Linguistics was not a degree option when Dr Jim Feist first graduated from Auckland University 53 years ago.

But this week the university's oldest graduate picked up his doctorate in linguistics after completing his thesis within three years.

After a career of teaching, 74-year-old Dr Feist said he had enjoyed being on the other side of learning again.

He had not liked retirement so headed back to university to study the field he had always been interested in.

After two years studying a proficiency certificate in linguistics, he began writing his thesis - "The order of premodifiers in English nominal phrases" - on April 1, 2005 and handed it in on April 1, 2008, exactly the minimum three years it should take to write. Now his 93,000-word research sits "looking rather good in crimson with gold lettering on the bookshelf".

Dr Feist said he found the process rewarding.

"I would jump out of bed in the morning and think, 'Ah yes, I've got that thing to do today, oh good'.

"I was finding new ideas and explanations that people had not found before, and that's a very satisfying thing to do."

Dr Feist vows he will not stop investigating language any time soon - he cannot help but pick out interesting examples of language whenever he picks up a book or newspaper, and he will continue to add this research to the linguistics department's knowledge basket.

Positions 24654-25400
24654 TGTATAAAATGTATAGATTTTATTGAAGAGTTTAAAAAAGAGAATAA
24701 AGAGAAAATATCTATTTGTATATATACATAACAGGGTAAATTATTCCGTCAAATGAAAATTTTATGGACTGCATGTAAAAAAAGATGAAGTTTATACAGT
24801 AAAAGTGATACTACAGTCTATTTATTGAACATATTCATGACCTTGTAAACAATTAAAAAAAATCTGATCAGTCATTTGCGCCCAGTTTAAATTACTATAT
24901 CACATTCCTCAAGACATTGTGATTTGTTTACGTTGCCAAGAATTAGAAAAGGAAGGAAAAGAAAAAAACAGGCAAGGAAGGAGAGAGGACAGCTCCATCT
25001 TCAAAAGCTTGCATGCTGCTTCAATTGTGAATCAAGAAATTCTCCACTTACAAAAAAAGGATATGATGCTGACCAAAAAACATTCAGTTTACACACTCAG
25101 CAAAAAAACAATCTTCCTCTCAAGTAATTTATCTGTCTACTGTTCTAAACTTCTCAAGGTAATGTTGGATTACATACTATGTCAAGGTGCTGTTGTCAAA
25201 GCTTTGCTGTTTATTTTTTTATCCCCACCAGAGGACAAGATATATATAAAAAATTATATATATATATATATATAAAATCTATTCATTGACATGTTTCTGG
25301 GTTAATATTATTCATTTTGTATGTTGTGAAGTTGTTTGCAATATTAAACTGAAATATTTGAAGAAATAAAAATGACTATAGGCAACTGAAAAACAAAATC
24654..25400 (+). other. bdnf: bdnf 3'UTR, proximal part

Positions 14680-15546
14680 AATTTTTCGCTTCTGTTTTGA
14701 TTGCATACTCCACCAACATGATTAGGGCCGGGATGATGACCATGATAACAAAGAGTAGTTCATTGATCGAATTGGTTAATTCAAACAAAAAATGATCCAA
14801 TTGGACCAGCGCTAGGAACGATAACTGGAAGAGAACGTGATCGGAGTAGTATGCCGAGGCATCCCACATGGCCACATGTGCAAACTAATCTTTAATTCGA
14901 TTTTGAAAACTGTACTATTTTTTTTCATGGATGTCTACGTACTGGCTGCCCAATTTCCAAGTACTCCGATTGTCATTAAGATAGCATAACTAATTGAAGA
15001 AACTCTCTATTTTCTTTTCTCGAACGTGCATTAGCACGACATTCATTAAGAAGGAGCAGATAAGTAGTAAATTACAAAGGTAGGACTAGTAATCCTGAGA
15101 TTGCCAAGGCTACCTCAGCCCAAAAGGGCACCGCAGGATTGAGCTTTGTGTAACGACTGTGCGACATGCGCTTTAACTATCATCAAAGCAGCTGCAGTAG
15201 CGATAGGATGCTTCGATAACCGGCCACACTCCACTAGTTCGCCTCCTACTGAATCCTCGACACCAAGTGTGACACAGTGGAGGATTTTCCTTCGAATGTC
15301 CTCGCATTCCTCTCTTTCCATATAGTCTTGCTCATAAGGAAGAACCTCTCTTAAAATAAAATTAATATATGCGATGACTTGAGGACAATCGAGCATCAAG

Dr Feist completed an MA in English from the university in 1955 and then taught English and French at various secondary schools. He was at Matamata College for 20 years.

He then taught English and Communication Studies at the old AIT, now Auckland University of Technology, before putting his teaching into practice and turning the instructions behind complex computer systems into layman's language for manuals.

His thesis draws on his past teaching and writing experience by looking at the rules behind language structures people inherently use, but do not necessarily understand.

But it has also opened his eyes to the digital world of research and the changing face of university, which he says is now "much more multicultural and much more varied".